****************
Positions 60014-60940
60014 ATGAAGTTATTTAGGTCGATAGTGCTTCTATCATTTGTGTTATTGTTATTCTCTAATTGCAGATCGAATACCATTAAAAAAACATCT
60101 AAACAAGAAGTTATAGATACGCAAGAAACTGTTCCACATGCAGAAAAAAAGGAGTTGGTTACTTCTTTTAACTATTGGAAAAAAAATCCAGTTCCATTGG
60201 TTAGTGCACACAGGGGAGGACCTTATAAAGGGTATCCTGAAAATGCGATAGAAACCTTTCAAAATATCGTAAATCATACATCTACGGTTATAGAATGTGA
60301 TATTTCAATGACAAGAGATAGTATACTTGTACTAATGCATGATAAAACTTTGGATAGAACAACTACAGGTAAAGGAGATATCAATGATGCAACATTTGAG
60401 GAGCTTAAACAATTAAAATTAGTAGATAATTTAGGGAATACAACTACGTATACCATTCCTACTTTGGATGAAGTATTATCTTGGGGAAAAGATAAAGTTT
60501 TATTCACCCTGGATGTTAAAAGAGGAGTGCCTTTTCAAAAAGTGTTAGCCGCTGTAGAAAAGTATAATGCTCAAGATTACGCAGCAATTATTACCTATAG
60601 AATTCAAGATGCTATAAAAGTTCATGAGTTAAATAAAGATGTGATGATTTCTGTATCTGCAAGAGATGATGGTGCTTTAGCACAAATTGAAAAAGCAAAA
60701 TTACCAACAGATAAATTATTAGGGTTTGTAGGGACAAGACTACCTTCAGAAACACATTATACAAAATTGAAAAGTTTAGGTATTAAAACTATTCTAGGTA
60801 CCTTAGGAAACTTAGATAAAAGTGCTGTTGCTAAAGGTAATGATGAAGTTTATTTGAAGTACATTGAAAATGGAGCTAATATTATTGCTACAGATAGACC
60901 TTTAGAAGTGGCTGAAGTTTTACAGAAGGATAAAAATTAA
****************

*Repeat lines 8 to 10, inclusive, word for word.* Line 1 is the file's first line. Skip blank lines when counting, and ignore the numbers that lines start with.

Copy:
60601 AATTCAAGATGCTATAAAAGTTCATGAGTTAAATAAAGATGTGATGATTTCTGTATCTGCAAGAGATGATGGTGCTTTAGCACAAATTGAAAAAGCAAAA
60701 TTACCAACAGATAAATTATTAGGGTTTGTAGGGACAAGACTACCTTCAGAAACACATTATACAAAATTGAAAAGTTTAGGTATTAAAACTATTCTAGGTA
60801 CCTTAGGAAACTTAGATAAAAGTGCTGTTGCTAAAGGTAATGATGAAGTTTATTTGAAGTACATTGAAAATGGAGCTAATATTATTGCTACAGATAGACC